Conflicts of Interest

The author declares no conflict of interest.


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Figure 1. Conceptual framework of the investigation.
Figure 1. Conceptual framework of the investigation.
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Figure 2. Literature review strategy.
Figure 2. Literature review strategy.
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Table 1. Final sample of studies selected for analysis.
Table 1. Final sample of studies selected for analysis.
Literature GroupMain ParadoxReferences
Corporate sustainabilitySimultaneously address multiple desirable but conflicting economic, environmental and social outcomes in different temporal (e.g., short and long term) and spatial arenas (e.g., firm level and societal level)[13,14,27,28,29,30,31,32,33,34,35]
ServitizationIncreasing revenues from services fail to deliver greater profits because of spiraling costs or overestimation of revenues[20,36,37,38,39,40]
Circular EconomyWaste valorization and application of an eco-design methodology[11,17,18,19]
Table 2. Overview of paradoxes and management strategies derived from the corporate sustainability literature.
Table 2. Overview of paradoxes and management strategies derived from the corporate sustainability literature.
Paradoxical TensionsManagement StrategiesReference
Simultaneously address multiple desirable but conflicting economic, environmental and social outcomes in different temporal (e.g., short and long term) and spatial arenas (e.g., firm level and societal level)[13]
Strategic sensitivity, collective commitment and resource fluidity[29]
Ambidexterity: exploitation and exploration in different markets[31]
Creation of value for some stakeholders and destruction for othersStakeholder management[40]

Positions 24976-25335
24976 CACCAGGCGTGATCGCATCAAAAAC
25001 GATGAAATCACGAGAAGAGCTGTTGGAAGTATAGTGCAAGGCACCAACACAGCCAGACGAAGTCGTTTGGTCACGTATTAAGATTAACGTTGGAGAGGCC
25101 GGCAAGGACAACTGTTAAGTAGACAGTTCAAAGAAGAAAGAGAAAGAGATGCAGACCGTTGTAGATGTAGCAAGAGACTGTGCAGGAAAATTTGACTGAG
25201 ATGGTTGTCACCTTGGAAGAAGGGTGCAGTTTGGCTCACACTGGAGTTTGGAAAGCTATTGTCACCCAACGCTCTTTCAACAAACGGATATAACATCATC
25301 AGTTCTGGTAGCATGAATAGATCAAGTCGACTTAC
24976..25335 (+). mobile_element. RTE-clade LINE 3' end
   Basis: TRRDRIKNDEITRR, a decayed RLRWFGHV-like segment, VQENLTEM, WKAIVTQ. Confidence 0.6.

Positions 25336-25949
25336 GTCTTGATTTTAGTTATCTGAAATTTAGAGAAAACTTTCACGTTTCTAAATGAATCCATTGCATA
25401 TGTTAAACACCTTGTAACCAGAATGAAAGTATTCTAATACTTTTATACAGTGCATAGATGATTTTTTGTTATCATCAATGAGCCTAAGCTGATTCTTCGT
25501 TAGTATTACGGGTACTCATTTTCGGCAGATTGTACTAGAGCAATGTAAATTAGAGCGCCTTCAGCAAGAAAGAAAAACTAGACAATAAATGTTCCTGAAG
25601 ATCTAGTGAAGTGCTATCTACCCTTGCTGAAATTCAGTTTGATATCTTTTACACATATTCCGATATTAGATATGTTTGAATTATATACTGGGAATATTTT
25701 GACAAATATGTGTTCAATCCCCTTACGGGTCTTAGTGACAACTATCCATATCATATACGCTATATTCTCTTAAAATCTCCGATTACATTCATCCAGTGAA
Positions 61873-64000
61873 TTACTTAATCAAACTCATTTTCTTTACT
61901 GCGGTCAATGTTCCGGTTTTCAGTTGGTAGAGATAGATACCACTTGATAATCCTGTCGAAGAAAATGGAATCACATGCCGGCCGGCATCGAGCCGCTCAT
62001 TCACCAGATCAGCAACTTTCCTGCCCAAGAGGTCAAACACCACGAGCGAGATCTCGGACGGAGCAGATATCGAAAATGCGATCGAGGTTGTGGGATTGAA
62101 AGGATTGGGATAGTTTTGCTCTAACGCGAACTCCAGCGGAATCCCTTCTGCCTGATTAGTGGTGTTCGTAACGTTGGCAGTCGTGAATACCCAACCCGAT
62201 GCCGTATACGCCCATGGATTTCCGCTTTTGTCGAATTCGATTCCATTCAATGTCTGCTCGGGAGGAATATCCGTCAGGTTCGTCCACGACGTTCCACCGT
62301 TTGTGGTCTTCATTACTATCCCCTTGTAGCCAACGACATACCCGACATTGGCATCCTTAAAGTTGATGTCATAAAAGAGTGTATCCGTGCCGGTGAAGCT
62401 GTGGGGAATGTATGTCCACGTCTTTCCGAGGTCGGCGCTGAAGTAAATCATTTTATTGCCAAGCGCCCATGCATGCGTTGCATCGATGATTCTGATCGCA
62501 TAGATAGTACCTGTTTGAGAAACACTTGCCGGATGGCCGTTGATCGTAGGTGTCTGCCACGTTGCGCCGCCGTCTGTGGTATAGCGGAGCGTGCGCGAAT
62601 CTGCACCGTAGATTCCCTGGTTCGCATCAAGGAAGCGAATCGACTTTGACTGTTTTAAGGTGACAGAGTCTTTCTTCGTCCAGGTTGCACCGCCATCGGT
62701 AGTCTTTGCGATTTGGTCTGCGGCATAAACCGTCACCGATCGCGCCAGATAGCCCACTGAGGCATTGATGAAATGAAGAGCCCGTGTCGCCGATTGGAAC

Financial vs. non-financial performanceReflexivity, structured decision-making and target setting[33]
New governance structures[27]
Isomorphism (legitimacy) vs. innovation (new business models required)Engage simultaneously in multiple markets
Embrace multiple objectives, accept limitations, transparency and consistency and interaction with like-minded actors[26]
Sustainability at controversial industries (where main economic activity is perceived as unsustainable)Projection[30]
Table 3. Overview of paradoxes and management strategies derived from the servitization literature.
Table 3. Overview of paradoxes and management strategies derived from the servitization literature.
Paradoxical TensionsManagement StrategiesReference
Increasing revenues from services fails to deliver greater profits because of spiraling costs or overestimation of revenuesSpecific characteristics of the PSS design (e.g., promoting customer interaction, modularity in service offerings, independent and synergetic value of products and services, etc.)[34]
Co-creation and agile innovation methodology for PSS development[37]
Customization of services vs. efficiency in manufacturingManagement systems that facilitate production and service performance[20]
Customer orientation vs. engineering mindsetStrategy for facilitating shared understanding between departments
Integration vs. separation of services and productsCross-boundary routines and personnel
Exploratory innovation vs. exploitative innovationTraining and information sharing routines
Table 4. Overview of paradoxes and management strategies derived from the circular economy literature.
Table 4. Overview of paradoxes and management strategies derived from the circular economy literature.
Paradoxical TensionsManagement StrategiesReference
Applying eco-designUnified approach including operational, tactical and strategic actions[19]
Value allocation between stakeholders[18]
Use of secondary raw materials vs. quality of the final product[17]
Investments in sourcing technologies (separation and improvement of waste)[11]
Highlight circularity profile and obtain environmental certifications
Table 5. Overview of cases included in the study.
Table 5. Overview of cases included in the study.
CodeSize *Main ActivityIndustryBusiness Model SummaryCircularity EffectIntervieweeCountry **
SKSService providerHospitality servicesRestaurant and catering services based on second-hand ingredientsClosingFounder/managerS
FLSRe manufacturerConstructionRetrofit luminaries with LED technologySlowingFounder/managerD